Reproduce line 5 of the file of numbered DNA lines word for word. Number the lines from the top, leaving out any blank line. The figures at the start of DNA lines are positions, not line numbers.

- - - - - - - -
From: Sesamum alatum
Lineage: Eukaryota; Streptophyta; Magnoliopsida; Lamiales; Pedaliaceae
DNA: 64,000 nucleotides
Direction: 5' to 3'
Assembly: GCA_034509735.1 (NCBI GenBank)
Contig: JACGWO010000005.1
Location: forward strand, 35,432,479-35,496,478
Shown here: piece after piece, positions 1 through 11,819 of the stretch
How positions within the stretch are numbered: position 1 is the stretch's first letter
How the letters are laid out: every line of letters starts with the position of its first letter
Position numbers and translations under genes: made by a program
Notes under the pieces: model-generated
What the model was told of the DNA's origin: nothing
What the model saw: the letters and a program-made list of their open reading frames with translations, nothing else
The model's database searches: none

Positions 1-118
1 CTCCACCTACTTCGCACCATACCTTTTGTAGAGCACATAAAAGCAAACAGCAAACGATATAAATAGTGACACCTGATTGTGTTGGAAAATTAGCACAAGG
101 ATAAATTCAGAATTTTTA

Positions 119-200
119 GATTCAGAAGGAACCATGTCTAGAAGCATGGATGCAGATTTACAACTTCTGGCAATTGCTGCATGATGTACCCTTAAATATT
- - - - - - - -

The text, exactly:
Assembly: GCA_034509735.1 (NCBI GenBank)